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The Statesman

The Student News Site of Stony Brook University

The Statesman

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    Running with Scissors

    Running With Scissors is the film version of Augusten Burrows’s best selling memoir of the same name. The novel was adapted for the screen by Nip/Tuck creator Ryan Murphy, who also directed the movie. The story of Burrows’s adolescence is one of shocking surrealism. What he endures in his youth is so much stranger than fiction that one almost doubts that any of it could be untrue.

    Augusten, who is played by Justin Cross, goes to live with his mother’s psychiatrist, Dr. Finch (Brian Cox), after his alcoholic father (Alec Baldwin) walks out on him and his mother. Bipolar and completely unstable, Augusten’s mother, Deirdre, who is played magnificently by Annett Bening, desperately tries to fight what she feels is male oppression in her life as her marriage falls apart and she fails to find success as a writer.

    The dynamics of the film are greatly owed to the parallelism of Augusten’s struggle next to his mother’s. The two are also inextricably intertwined. It’s horrifying and devastating to watch Augusten trying desperately to hold his life together as he watches his mother crumble bit by bit before him. It is a reminder of the injustice of the universe as a 15 year-old boy has to try to be the adult in his own life, all the while the true adults are crushing him with the weight of their problems.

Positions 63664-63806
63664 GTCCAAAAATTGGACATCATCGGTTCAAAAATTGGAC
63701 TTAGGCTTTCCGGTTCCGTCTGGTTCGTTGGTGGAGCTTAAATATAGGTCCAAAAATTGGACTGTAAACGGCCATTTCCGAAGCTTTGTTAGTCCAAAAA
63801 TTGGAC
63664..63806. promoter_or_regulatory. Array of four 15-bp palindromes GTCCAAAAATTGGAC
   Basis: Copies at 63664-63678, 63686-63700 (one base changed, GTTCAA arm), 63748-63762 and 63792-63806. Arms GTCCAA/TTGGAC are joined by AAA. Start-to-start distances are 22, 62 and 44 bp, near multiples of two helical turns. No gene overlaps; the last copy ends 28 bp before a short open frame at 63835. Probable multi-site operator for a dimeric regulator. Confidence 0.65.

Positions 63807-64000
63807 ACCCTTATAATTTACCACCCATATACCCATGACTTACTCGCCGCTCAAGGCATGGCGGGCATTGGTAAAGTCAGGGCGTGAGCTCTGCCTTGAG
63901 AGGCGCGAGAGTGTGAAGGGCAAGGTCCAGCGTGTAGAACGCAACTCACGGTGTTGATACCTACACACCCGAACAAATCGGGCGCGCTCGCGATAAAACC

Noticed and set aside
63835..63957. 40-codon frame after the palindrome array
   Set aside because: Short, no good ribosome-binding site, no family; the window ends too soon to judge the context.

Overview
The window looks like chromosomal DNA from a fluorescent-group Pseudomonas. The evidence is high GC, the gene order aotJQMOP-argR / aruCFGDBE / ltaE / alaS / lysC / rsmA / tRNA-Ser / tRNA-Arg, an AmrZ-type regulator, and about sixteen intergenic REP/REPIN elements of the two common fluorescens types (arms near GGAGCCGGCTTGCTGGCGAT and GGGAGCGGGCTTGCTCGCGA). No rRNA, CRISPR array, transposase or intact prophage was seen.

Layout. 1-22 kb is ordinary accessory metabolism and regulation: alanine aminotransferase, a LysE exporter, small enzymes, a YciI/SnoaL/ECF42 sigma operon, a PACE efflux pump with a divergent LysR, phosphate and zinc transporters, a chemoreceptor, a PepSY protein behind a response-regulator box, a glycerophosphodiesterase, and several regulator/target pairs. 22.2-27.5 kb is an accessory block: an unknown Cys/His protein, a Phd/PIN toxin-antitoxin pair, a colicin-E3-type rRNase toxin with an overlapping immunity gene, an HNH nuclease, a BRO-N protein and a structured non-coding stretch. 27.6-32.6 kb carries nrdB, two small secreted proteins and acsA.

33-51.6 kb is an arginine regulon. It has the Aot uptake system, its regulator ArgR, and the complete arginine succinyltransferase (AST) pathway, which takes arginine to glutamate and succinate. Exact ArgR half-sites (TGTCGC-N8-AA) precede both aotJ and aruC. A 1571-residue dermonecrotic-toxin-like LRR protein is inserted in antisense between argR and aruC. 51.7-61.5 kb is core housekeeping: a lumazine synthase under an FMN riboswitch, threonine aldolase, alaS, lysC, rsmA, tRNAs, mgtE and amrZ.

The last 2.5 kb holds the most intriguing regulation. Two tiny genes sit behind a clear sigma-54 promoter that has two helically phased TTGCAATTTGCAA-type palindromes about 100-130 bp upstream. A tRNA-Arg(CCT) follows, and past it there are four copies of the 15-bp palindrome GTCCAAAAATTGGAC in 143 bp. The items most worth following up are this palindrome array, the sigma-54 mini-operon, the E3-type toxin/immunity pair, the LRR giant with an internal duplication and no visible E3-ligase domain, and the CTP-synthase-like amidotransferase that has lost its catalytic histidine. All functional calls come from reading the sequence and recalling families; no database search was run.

Cross, in his portrayal of Augusten, grabs the audience hopelessly by the heartstrings. We are dragged along for the ride through his young life as he somehow incredibly manages to keep himself in one piece despite the forces against him. At times we forget that Augusten is just a child as he grapples with his mother’s illness, as well as his first relationship with a man named Bookman (Joseph Fiennes), a 35 year-old schizophrenic patient of Dr. Finch.

    The highly character-driven plot of the film, at times, can make you feel like you are watching caricatures of humans. For instance, Finch’s eldest daughter, Hope (Gwenyth Paltrow), is a Bible-loving, sometimes seemingly sociopathic young woman, who can’t seem to truly relate to other people aside from Dr. Finch himself. But these over-the-top characters ultimately do not diminish the weight of their presence in the film.

    The most present character, without a doubt, is Bening’s Deirdre. It is as if she is playing one role and many at the same time. Throughout the film she is a mother, a wife, an oppressed woman, an empowered woman, and a bipolar woman. Mostly, however, Deirdre is a troubled woman, a victim of her circumstances, who does not want to acknowledge her issue other than to turn to a crackpot doctor who encourages her to indulge her anger rather than to deal with it and move on. Somehow Bening manages to garner sympathy through her struggles despite her poor decisions and even poorer treatment of her son.

    Throughout all of the strange and unbelievable events of film, the most overwhelmingly surreal moment is at the end when the audience sees the real, grown up Augusten Burrows sitting next to Cross, his young counterpart. This image is uplifting in its bringing a sense of hope amidst all of the desperation. Without being overly hackneyed, this moment is a solidification and affirmation of Augusten’s realizations of his dreams and success.

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